It is hard to accept that there are things you can't do anymore. But reaching "old age" comes with it's own limits of what you can still do, especially when you add MS into the mix. The hard part is admitting you can't do a thing, and accepting it. Asking for help is a hard thing to do, but it becomes necessary at times.
    "Given the millions of billions of Earth-like planets, life elsewhere in the Universe without a doubt, does exist."

    Albert Einstein

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    Distinguished Community Member Lazarus's Avatar
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    Quote Originally Posted by Jen's Solitude View Post
    This quote is hidden because you are ignoring this member. Show Quote
    Decades ago, I discovered I could no longer do more than one thing at a time. Two times I was running my bath water and called myself doing a quick chore in my kitchen. I totally forgot the water was running and the bath tub overflowed with water pouring out the heating vent. The first time it happened I was shocked that I didn't remember the water was running, but thought it was just a freak occurrence. The second time, I realized this was a MS thing, so I changed my behavior and waited for my bath water to finish running before I did anything else. It never occurred again, once I made that adjustment. It was a real smack in the face though, that my concentration was so short and my memory so poor.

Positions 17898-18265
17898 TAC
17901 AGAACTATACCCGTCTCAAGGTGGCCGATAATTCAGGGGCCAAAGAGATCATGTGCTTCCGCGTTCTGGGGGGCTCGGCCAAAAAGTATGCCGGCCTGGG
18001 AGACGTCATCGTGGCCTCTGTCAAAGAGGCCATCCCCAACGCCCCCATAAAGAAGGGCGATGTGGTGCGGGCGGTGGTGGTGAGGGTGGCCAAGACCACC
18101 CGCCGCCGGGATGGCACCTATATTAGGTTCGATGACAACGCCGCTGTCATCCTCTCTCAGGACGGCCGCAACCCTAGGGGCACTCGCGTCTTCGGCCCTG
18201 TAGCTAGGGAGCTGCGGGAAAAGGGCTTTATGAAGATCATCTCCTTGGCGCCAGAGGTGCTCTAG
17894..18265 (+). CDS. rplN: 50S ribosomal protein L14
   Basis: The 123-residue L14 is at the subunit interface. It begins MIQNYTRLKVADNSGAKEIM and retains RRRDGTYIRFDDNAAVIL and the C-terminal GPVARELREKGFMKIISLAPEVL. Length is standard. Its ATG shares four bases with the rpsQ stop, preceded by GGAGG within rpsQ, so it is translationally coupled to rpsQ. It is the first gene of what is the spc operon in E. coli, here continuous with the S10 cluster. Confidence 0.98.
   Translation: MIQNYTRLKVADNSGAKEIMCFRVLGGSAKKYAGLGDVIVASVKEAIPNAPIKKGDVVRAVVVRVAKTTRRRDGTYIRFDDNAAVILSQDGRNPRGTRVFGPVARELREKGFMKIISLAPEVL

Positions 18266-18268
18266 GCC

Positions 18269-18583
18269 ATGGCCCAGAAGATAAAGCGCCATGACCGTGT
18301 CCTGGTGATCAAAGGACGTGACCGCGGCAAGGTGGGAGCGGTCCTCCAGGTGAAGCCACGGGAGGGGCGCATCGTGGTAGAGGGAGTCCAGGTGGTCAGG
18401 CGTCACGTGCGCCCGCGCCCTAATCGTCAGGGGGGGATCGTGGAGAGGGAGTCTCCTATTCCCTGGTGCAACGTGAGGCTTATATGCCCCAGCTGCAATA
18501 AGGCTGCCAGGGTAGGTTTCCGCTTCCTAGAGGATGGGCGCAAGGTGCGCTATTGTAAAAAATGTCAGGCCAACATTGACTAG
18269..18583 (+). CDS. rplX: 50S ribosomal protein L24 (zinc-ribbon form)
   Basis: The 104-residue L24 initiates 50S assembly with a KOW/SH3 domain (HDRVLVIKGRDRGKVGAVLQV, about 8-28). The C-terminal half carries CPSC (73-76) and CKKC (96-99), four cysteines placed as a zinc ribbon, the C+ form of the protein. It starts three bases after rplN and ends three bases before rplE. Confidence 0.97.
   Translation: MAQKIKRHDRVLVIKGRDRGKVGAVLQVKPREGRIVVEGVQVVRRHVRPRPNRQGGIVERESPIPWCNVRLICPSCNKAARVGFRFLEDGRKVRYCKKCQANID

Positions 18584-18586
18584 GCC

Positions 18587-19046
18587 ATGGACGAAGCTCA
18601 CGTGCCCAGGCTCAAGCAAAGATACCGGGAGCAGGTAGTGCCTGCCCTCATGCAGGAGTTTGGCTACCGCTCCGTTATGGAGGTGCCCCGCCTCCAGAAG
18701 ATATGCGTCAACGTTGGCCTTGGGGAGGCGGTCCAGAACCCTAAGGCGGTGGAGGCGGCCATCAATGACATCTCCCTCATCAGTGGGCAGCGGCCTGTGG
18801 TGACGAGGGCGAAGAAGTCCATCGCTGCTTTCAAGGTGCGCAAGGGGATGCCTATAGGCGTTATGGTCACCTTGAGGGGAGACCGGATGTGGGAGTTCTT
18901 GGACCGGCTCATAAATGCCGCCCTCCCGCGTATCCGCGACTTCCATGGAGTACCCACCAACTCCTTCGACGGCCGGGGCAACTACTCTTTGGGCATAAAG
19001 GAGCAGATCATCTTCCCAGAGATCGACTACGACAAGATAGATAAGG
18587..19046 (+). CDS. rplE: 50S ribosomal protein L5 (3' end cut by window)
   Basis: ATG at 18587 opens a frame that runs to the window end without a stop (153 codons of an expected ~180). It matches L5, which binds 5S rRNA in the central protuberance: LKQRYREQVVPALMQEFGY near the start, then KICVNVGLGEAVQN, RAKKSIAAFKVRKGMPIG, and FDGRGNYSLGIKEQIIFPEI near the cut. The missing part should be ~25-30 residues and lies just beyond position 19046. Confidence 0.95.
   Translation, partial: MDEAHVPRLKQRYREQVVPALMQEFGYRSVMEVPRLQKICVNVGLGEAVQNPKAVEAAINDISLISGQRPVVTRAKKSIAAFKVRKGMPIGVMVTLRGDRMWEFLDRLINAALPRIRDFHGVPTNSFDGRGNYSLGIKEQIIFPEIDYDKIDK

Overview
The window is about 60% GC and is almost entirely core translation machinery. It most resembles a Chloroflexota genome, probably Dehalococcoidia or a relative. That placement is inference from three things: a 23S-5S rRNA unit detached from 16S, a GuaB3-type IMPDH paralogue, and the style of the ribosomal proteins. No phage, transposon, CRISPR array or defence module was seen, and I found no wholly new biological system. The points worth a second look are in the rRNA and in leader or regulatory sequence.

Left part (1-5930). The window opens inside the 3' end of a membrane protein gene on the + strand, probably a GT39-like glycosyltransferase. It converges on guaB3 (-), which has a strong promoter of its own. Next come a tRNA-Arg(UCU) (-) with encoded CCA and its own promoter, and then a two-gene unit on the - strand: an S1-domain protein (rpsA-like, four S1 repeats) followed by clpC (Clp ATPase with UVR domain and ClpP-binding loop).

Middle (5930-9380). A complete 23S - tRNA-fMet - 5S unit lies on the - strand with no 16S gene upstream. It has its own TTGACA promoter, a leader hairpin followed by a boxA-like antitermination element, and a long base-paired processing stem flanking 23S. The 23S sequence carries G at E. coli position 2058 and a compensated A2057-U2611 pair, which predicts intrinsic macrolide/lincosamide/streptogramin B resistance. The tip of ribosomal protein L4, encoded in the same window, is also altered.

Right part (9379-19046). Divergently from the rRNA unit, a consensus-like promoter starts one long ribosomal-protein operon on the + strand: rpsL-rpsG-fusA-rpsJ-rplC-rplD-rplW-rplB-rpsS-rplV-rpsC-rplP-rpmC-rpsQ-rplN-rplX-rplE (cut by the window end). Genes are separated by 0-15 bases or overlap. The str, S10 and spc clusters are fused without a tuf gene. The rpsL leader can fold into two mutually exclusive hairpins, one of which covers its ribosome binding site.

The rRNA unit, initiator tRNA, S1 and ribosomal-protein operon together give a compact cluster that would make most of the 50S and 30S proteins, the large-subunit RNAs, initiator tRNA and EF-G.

Dar,
    I have problems like this too and, like you, I changed my behavior to make sure I did not do something that resulted in some horrible situation.
    The world needs more thinkers like us.
    Linda~~~~

    Be the kind of woman that when your feet hit the floor each morning the devil says:"Oh Crap, She's up!"

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    Distinguished Community Member agate's Avatar